[ntp:questions] Assistance with PPS on Windows

Chris Albertson albertson.chris at gmail.com
Thu May 5 22:59:24 UTC 2011

On Thu, May 5, 2011 at 1:45 PM, Richard B. Gilbert
<rgilbert88 at comcast.net> wrote:

> Getting the time into the computer takes X microseconds where X depends on
> the hardware and software.  Windows' clock ticks every 17 milliseconds or
> something like that.  Other operating systems also take a toll!

The way it is typically done, that is to get sub-nanosecond
measurements into a computer, is to do the actual measurement outside
of the computer using some flavor of time interval counter and then
send the data back to the computer over a serial line.  In the simple
case here of NTP.  the PPS signal from the GPS gates a hardware clock
to start.  then later the interrupt enable line on the CPU chip stops
the clock and some very long time later, perhaps milliseconds later
the CPU reads the time from the hardware counter.  People were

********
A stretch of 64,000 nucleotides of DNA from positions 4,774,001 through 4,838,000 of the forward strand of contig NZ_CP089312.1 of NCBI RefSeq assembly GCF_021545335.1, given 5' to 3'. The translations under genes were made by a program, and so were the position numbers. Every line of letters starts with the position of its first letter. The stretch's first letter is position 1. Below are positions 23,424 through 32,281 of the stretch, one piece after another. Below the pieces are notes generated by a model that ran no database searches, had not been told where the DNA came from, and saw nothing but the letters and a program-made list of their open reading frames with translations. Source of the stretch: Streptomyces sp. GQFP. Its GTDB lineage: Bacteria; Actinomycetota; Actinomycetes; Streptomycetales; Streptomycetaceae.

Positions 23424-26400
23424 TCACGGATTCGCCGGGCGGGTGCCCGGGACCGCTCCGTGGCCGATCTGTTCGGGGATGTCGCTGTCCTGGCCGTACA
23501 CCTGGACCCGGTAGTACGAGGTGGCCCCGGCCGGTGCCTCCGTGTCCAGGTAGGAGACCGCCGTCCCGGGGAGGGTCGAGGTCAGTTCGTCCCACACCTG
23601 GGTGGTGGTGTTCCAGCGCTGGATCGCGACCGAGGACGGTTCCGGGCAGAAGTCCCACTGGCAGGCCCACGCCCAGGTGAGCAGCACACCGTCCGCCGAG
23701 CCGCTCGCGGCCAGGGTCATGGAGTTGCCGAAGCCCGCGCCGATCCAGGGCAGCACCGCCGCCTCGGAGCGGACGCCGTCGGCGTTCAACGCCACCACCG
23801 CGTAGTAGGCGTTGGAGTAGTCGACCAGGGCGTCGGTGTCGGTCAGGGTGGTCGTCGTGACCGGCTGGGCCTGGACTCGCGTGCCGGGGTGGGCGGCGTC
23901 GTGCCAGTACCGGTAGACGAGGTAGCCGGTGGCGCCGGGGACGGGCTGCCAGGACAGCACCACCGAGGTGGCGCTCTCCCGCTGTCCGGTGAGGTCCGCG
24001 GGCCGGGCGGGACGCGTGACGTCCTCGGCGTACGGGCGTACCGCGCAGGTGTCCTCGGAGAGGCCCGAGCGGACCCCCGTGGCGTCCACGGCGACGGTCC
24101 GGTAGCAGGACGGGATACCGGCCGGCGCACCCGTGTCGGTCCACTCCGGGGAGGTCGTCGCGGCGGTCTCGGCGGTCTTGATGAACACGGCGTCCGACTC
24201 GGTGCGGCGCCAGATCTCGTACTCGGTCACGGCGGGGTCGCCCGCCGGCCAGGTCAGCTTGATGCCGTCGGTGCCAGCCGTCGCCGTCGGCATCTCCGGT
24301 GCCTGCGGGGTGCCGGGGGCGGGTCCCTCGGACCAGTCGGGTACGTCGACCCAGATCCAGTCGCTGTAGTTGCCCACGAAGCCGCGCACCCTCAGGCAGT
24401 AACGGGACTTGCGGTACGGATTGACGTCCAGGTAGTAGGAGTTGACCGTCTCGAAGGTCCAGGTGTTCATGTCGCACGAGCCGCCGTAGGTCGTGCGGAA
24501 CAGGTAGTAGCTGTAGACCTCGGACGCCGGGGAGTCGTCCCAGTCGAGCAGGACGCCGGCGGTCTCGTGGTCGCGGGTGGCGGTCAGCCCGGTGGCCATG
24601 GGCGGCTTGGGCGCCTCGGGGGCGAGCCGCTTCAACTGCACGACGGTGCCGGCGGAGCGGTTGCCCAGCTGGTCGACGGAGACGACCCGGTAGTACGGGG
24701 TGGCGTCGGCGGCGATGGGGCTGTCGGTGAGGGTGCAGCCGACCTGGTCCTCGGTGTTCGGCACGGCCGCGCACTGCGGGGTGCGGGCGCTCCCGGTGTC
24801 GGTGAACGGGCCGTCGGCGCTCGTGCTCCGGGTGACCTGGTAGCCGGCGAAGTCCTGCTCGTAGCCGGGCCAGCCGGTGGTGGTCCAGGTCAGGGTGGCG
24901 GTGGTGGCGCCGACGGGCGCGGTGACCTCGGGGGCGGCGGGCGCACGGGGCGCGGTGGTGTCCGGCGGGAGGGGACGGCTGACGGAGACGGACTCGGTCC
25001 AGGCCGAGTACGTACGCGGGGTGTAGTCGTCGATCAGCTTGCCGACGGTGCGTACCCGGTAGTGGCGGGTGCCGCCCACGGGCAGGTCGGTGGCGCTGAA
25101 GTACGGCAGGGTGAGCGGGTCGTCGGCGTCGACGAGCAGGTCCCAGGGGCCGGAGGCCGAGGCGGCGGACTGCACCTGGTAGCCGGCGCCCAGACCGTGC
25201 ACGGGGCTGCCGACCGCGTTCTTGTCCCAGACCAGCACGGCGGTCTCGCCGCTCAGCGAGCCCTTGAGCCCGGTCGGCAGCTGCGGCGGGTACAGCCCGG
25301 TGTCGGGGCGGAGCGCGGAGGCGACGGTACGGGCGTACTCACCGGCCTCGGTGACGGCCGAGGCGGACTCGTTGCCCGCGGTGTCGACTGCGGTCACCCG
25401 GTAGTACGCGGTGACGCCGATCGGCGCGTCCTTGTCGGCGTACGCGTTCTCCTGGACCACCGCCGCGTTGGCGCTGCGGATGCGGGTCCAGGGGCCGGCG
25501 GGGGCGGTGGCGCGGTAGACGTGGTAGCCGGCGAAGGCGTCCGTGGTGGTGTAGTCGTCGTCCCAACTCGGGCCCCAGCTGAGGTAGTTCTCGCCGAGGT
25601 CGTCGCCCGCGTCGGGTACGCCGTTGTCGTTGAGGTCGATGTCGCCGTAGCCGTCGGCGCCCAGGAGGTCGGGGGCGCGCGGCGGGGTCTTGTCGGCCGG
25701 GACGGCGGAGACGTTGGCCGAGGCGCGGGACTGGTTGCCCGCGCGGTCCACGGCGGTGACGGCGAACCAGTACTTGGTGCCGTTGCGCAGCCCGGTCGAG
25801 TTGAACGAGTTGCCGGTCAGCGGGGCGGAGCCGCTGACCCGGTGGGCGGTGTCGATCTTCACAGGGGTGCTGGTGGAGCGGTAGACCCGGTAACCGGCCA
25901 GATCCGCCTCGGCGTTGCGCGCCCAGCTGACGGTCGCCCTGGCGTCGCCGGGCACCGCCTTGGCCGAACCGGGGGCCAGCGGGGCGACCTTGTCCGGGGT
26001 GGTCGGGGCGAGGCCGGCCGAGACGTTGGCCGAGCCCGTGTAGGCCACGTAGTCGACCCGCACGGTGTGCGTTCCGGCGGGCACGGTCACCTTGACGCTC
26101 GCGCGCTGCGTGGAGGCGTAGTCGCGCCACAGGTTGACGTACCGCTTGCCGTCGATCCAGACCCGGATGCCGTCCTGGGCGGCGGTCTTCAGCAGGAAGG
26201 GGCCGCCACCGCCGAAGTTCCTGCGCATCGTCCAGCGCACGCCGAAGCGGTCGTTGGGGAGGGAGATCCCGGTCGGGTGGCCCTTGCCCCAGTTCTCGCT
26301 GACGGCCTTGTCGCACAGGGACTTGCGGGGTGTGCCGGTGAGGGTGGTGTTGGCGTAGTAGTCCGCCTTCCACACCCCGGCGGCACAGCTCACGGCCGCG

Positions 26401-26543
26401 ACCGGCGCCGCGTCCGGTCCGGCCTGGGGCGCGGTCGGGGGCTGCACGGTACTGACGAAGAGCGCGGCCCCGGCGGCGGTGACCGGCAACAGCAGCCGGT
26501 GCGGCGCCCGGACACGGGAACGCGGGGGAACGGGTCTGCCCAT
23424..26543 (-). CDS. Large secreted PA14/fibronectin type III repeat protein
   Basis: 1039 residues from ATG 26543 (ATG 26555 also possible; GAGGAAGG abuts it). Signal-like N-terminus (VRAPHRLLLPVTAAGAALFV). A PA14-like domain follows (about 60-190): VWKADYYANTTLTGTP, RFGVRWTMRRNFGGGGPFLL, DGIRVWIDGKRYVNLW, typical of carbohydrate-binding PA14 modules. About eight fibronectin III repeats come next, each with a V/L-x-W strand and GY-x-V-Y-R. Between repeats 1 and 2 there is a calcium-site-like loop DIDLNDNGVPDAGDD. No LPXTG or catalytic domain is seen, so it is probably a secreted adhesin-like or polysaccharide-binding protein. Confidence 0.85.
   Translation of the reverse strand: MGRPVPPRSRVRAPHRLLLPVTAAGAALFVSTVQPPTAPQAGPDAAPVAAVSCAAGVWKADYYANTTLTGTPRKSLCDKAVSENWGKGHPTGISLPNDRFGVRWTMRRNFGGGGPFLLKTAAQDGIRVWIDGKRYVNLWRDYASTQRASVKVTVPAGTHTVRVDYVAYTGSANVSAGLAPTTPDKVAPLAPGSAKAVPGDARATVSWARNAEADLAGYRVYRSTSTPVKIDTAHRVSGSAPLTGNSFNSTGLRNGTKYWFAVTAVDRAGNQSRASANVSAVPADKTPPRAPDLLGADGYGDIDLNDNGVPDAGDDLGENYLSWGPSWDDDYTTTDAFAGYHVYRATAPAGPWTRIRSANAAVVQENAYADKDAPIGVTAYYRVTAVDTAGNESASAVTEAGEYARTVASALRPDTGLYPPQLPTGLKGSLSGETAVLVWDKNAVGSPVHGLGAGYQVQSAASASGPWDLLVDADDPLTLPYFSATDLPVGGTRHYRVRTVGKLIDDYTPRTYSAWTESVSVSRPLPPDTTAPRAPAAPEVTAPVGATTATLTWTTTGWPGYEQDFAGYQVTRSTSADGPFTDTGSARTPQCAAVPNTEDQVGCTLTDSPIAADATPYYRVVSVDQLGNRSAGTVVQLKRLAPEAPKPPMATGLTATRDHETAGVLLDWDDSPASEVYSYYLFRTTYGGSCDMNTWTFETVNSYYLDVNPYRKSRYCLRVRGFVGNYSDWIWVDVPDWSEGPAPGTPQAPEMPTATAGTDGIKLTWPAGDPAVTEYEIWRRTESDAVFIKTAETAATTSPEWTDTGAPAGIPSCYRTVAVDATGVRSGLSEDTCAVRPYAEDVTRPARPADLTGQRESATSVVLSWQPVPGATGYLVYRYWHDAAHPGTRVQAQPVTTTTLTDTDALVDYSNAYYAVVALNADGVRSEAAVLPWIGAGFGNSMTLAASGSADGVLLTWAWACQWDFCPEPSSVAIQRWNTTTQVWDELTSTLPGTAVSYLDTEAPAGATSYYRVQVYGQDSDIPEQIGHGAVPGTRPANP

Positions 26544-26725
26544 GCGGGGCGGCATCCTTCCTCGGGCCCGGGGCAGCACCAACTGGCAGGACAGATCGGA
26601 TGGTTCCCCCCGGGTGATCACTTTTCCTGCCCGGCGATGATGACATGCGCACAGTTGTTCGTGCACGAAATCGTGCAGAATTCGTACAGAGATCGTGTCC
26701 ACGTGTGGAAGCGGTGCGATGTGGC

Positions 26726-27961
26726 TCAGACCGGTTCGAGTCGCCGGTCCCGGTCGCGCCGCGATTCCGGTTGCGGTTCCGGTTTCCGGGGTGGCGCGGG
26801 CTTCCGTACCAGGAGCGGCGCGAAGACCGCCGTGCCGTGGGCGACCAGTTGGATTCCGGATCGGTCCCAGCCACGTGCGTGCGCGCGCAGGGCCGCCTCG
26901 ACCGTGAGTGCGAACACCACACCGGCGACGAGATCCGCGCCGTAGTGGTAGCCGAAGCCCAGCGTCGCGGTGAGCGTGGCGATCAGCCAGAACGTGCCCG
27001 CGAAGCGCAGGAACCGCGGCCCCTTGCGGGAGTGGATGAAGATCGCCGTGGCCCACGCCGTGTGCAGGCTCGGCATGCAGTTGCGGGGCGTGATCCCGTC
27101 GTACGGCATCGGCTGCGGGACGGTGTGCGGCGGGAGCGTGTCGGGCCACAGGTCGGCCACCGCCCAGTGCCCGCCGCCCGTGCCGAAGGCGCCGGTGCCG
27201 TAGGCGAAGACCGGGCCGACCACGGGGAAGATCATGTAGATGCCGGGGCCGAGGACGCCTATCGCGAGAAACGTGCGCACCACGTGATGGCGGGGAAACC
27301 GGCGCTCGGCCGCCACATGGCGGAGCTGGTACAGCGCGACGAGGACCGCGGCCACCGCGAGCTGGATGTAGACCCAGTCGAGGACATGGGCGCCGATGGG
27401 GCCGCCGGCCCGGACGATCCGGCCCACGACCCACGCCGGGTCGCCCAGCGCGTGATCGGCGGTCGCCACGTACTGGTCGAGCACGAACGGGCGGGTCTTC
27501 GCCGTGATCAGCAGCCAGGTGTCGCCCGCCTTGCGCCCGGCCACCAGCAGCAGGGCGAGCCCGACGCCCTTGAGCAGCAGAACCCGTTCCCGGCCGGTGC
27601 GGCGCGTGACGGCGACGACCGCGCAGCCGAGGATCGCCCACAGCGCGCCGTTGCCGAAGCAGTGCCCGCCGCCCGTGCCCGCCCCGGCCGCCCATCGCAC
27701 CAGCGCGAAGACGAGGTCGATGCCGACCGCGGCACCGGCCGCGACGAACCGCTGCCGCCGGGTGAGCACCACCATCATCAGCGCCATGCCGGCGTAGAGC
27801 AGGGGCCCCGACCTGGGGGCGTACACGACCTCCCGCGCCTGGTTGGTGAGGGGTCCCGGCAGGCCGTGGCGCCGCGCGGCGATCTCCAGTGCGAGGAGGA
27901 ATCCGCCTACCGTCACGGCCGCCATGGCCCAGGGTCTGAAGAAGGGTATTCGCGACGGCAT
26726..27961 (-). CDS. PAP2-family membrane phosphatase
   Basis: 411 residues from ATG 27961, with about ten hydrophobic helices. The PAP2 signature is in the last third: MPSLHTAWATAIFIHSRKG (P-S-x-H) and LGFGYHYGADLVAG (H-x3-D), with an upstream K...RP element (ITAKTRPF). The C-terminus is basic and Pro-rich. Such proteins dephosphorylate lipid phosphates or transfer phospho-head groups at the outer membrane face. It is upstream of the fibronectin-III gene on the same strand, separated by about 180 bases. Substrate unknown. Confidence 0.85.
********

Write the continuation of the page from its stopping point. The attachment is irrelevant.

reliable measuring nanoseconds this way 10 years ago.   It works
because we don't need to care how bad or unpredictable the computer's
interrupt processing is because we measure it.

Now days one can buy a time interval counter that can get down to
about 250 picoseconds on ebay for $250.    This is a 4U tall chuck of
rack mounted gear made by HP in the 1980's.  the new stuff is better.
I read about one lab here at work using the term "femtoseconds" for
the first time lately and he had graphs in those units on a computer.
  That's not me.  My work uses uSeconds at most.

Chris Albertson
Redondo Beach, California

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